SpidersSpiders come in all sizes from microscopic to an impressive and scary 12 inches across.
For the most part, spiders are harmless if not beneficial critters. Almost all will happily spend their lifetime outdoors where they hunt unmolested and eat potentially harmful insects that invade their territory including your home and garden.
There are two exceptions that are poisonous and can harm you if bitten. They are the venomous black widow spider and the brown recluse spider.
Black widows usually spend their life outside around rocks or dead wood. However, they will at times invade your garage in search of food or moisture and somehow find their way into your home. They can live as long as three years. Their common name is attributed to the fact that the female will often make a meal of the male after mating. This is not an uncommon trait of spiders.
The female of black widow spiders is easily identified. She has a shiny round black body about one half inch across that has a red hourglass mark on the abdomen. She has the ability to store sperm which enables her to produce many offspring after an initial mating. Males are harmless and much smaller, about one half the size of the female. Males are not as striking, are much lighter in color and have no outstanding markings except sometimes some even lighter streaks on the abdomen.
Female black widow spiders are generally docile unless provoked or guarding eggs. In such an instance they can become extremely aggressive and will bite when disturbed, injecting their poison into your bloodstream.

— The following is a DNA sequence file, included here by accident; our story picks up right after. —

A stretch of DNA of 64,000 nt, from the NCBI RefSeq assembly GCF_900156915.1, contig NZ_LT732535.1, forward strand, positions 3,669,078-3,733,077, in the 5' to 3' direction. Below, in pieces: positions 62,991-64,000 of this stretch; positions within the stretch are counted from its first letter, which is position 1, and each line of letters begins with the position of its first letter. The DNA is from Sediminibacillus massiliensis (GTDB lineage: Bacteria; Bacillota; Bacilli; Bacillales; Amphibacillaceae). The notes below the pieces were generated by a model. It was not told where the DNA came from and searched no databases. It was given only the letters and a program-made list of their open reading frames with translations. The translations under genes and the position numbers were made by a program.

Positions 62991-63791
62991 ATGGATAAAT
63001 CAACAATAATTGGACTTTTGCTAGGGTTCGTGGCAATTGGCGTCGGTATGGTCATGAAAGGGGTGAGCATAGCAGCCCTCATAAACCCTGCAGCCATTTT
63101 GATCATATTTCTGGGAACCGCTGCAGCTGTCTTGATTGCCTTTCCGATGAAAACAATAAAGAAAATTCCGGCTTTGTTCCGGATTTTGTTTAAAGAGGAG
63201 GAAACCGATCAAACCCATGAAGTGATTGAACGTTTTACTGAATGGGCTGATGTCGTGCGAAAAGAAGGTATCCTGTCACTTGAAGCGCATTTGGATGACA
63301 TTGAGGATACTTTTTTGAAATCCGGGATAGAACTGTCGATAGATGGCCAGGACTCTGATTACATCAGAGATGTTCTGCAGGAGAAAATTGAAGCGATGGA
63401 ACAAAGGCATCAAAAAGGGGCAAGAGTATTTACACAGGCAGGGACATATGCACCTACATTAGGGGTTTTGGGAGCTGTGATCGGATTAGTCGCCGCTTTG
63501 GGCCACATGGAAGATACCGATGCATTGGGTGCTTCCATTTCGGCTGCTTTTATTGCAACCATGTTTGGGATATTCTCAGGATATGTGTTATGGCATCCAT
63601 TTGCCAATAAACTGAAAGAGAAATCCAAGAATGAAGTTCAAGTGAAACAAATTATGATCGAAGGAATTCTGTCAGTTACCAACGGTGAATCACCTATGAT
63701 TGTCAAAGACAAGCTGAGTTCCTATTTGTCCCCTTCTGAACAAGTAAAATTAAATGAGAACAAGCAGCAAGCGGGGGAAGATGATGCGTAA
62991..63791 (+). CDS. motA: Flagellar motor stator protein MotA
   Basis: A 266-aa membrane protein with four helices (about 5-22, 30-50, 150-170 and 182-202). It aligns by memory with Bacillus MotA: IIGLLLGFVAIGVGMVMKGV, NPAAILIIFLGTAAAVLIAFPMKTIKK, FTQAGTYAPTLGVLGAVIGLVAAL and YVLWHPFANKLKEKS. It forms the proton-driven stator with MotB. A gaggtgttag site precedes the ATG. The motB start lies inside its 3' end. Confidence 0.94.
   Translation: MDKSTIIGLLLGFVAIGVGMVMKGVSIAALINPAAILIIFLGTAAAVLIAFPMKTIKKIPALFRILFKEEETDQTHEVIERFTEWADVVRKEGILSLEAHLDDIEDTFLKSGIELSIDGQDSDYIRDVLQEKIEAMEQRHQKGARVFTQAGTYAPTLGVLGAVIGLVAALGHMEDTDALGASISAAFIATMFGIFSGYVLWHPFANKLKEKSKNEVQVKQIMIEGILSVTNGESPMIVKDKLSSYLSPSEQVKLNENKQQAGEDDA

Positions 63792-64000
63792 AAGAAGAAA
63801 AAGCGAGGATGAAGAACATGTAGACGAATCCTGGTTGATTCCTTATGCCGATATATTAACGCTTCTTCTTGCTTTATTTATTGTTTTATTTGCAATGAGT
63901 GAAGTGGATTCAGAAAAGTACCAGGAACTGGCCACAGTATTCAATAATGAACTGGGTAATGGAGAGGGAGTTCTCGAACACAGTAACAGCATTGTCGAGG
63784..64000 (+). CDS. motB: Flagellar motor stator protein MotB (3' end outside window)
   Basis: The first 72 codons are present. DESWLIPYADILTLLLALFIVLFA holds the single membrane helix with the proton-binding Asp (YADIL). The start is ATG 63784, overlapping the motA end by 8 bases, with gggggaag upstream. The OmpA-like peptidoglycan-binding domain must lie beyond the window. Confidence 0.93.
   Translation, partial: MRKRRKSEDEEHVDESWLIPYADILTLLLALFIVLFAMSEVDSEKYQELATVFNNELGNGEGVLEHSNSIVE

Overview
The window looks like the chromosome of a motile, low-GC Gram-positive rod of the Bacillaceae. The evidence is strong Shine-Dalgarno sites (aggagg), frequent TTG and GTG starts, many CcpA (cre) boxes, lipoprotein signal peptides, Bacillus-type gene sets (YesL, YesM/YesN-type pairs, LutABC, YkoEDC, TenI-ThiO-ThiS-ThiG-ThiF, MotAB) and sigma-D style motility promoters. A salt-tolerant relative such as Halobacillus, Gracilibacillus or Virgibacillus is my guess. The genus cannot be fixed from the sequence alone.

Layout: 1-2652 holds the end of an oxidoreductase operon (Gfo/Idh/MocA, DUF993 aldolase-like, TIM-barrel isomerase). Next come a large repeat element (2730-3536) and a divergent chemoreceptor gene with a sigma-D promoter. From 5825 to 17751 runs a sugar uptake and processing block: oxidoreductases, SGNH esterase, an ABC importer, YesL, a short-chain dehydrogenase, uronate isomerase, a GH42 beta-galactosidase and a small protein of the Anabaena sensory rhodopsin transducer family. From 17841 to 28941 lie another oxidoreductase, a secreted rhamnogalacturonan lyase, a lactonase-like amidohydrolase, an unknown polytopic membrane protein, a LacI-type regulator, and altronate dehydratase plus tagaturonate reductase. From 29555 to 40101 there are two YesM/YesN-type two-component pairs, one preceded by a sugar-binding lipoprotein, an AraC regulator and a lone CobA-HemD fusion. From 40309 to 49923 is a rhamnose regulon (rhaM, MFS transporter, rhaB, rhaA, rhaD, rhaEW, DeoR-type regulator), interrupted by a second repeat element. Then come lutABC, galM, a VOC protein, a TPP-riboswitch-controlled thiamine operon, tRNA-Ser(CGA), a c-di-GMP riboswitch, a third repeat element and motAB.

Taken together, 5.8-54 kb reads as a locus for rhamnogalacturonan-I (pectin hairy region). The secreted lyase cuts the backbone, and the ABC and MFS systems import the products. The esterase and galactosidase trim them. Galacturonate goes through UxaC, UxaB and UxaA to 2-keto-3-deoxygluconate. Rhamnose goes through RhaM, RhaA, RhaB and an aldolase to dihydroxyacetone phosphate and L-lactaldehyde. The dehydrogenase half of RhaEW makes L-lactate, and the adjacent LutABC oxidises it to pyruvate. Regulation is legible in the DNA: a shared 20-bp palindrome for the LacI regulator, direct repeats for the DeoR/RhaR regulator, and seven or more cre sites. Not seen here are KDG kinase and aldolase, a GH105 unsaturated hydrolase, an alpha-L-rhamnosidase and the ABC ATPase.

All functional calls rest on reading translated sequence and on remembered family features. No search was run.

In the event of a bite, see your doctor. Symptoms will vary and may be mild at first but can accelerate with time and include nausea, chest or abdominal pain and general weakness.
The brown recluse spider is larger. Their bodies measure 3/4 of an inch or more at maturity - not counting their long legs. They live much longer than the black widow. It can take up to five years for this spider to reach maturity and its full size potential.
This is a large, heavy bodied spider, tan or light brown color all over except for the abdomen which may be darker towards the end and sport a so-called violin mark on their back, but don't count on that for identification because it is not always obvious.
The main diet of the brown recluse spider consists of dead insects, but they will hunt if this preferred food can not be found. They are nocturnal and usually seek food at night. Their bite is not to be taken lightly because it causes tissue damage which takes a long time to heal. Bites can be fatal under certain circumstances. Knowing the source, contact your doctor immediately to forestall any complications.
Combating both these potentially lethal spiders, the best defense is offense. Squash or crush any that you see in and around your home because they are very much resistant to pesticides or common household bug spray.
Things you can do to capture or kill them inside your home are sticky traps which immobilize them.
When working outside, wear gloves, long pants and a long sleeved shirt. Be alert and wary as you should be whenever you do any kind of yard work.
Try to clean up trash and debris around your yard and garden including old rotten wood or limbs that have fallen and are decaying. Trim or remove vegetation and shrubs that are too close to your home. Improperly fitted or loose window screens can become an avenue of entrance for spiders and other critters.
Don't feed your pets outside. They will invariably sling out some food particles and no matter how small - bugs will be attracted.
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